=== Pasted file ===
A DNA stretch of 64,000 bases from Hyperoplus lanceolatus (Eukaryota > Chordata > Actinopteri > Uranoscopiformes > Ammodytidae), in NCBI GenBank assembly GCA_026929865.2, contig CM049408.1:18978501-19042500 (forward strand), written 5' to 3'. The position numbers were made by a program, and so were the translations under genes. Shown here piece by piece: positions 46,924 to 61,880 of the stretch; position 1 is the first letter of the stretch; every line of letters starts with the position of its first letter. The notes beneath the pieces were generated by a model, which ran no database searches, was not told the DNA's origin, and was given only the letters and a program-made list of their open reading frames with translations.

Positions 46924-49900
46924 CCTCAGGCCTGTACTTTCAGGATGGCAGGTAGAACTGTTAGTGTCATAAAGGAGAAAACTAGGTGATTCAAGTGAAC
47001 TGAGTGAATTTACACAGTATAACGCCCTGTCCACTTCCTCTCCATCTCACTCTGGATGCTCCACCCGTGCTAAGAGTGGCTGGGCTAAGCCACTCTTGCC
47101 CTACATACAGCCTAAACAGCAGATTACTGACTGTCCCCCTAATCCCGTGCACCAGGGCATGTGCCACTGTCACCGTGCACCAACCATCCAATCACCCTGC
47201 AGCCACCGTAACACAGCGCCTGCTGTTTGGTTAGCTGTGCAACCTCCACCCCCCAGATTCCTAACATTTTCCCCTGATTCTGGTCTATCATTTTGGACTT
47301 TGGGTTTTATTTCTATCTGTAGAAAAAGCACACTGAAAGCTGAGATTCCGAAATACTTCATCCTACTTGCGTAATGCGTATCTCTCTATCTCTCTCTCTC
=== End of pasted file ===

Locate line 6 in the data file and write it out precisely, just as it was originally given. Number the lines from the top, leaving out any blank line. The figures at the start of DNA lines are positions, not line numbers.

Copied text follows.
47201 AGCCACCGTAACACAGCGCCTGCTGTTTGGTTAGCTGTGCAACCTCCACCCCCCAGATTCCTAACATTTTCCCCTGATTCTGGTCTATCATTTTGGACTT